Barack Obama has called on Americans to reject language from any of their leaders that feeds hatred or normalises racism, after 31 people died in mass shootings in Texas and Ohio.
Although the former US president did not name anyone, the BBC points out that his “rare comments” came after Donald Trump sought to “deflect” criticism that his “anti-immigrant rhetoric” had “fuelled violence”. Obama’s words were a clear “swipe at Trump”, Buzzfeed says. In his statement released on Twitter, Obama said: “We should soundly reject language coming out of the mouths of any of our leaders that feeds a climate of fear and hatred or normalises racist sentiments; leaders who demonise those who don’t look like us, or suggest that other people, including immigrants, threaten our way of life, or refer to other people as sub-human, or imply that America belongs to just one certain type of people.”
He continued: “It has no place in our politics and our public life. And it’s time for the overwhelming majority of Americans of goodwill, of every race and faith and political party, to say as much – clearly and unequivocally.” The Atlantic praised Obama for rising to the moment, saying he “still sounds like a president”. This is not the first time that the Democrat has criticised his White House successor. During a speech at the University of Illinois last year, he referred to Trump’s response to the deadly attack during a neo-Nazi rally in Charlottesville. “We’re supposed to stand up to discrimination, and we’re sure as heck supposed to stand up clearly and unequivocally to Nazi sympathisers. How hard can that be, saying that Nazis are bad?”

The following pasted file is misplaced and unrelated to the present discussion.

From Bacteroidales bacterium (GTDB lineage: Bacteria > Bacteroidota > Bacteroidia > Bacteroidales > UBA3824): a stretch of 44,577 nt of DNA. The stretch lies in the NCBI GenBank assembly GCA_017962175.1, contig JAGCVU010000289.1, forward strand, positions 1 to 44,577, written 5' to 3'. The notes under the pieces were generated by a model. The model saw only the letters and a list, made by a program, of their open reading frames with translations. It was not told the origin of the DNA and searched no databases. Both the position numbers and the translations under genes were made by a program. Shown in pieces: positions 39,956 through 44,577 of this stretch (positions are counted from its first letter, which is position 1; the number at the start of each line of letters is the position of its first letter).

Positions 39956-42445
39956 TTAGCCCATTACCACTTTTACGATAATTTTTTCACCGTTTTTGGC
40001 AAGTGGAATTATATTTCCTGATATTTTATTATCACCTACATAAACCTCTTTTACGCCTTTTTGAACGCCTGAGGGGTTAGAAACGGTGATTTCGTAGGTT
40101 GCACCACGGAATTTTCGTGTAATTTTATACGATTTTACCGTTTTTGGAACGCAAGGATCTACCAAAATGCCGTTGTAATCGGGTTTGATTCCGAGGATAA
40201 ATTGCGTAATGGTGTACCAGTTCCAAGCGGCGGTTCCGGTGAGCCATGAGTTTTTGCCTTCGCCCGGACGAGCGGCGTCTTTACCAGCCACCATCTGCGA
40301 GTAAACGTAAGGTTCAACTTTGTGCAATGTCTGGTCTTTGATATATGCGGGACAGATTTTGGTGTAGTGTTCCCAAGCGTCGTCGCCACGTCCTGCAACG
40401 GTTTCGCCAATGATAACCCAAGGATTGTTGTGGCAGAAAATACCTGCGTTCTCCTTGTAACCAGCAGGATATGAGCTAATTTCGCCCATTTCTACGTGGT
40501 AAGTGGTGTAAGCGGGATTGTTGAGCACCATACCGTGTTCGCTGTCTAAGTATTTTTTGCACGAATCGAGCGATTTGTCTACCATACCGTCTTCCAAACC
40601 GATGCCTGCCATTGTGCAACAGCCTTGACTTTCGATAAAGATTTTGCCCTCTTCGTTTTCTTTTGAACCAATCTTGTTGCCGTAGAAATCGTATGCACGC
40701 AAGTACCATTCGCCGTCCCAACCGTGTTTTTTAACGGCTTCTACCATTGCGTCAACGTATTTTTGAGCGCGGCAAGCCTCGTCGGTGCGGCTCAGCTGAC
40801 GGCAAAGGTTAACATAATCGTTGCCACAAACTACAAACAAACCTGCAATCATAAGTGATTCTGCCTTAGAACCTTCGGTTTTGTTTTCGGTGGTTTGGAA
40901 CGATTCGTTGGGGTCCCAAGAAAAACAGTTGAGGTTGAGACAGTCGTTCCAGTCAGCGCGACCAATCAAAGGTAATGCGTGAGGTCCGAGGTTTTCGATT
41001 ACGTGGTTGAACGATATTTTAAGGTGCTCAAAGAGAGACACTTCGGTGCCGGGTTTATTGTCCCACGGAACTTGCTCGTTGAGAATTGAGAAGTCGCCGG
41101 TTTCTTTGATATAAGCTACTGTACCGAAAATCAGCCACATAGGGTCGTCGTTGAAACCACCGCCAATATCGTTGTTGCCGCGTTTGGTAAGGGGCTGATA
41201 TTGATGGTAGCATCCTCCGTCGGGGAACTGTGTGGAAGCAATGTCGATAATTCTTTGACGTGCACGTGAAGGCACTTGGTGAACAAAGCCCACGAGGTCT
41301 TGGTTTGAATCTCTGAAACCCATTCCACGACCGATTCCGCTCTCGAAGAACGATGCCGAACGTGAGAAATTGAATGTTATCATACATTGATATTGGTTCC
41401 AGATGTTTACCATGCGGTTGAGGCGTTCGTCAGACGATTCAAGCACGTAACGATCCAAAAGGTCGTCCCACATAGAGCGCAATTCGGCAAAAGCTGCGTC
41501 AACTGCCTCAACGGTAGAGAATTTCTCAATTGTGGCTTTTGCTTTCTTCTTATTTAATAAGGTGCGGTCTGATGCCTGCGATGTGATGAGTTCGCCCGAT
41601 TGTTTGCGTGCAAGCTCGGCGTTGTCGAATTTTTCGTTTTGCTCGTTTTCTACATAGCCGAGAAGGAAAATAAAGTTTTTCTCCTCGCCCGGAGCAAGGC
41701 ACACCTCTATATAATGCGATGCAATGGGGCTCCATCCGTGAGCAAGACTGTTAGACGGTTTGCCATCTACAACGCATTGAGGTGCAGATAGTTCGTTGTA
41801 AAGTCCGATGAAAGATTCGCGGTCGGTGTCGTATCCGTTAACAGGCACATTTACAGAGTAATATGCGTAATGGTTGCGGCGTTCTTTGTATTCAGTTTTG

In July, Obama tweeted a link to an article written by 149 black staffers who worked on his administration, criticising Trump after he said congresswomen Ilhan Omar, Alexandria Ocasio-Cortez, Ayanna Pressley, and Rashida Tlaib should “go back” to their countries. Obama released his latest statement after Trump responded to the mass shootings over the weekend. Speaking at the White House, the US president said “Mental illness and hate pull the trigger, not the gun.” He continued: “In one voice, our nation must condemn racism, bigotry and white supremacy. These sinister ideologies must be defeated. Hate has no place in America.”
He called for enhanced co-operation between government agencies and social media companies, reforms to mental health laws and the end of the “glorification of violence”. He said the internet and “gruesome” video games promote violence in society, saying: “It is too easy today for troubled youth to surround themselves with a culture that celebrates violence.” Responding to the president’s statement, CNN’s Zachary B. Wolf wrote that Trump blamed “everything but his own” words for hate in America.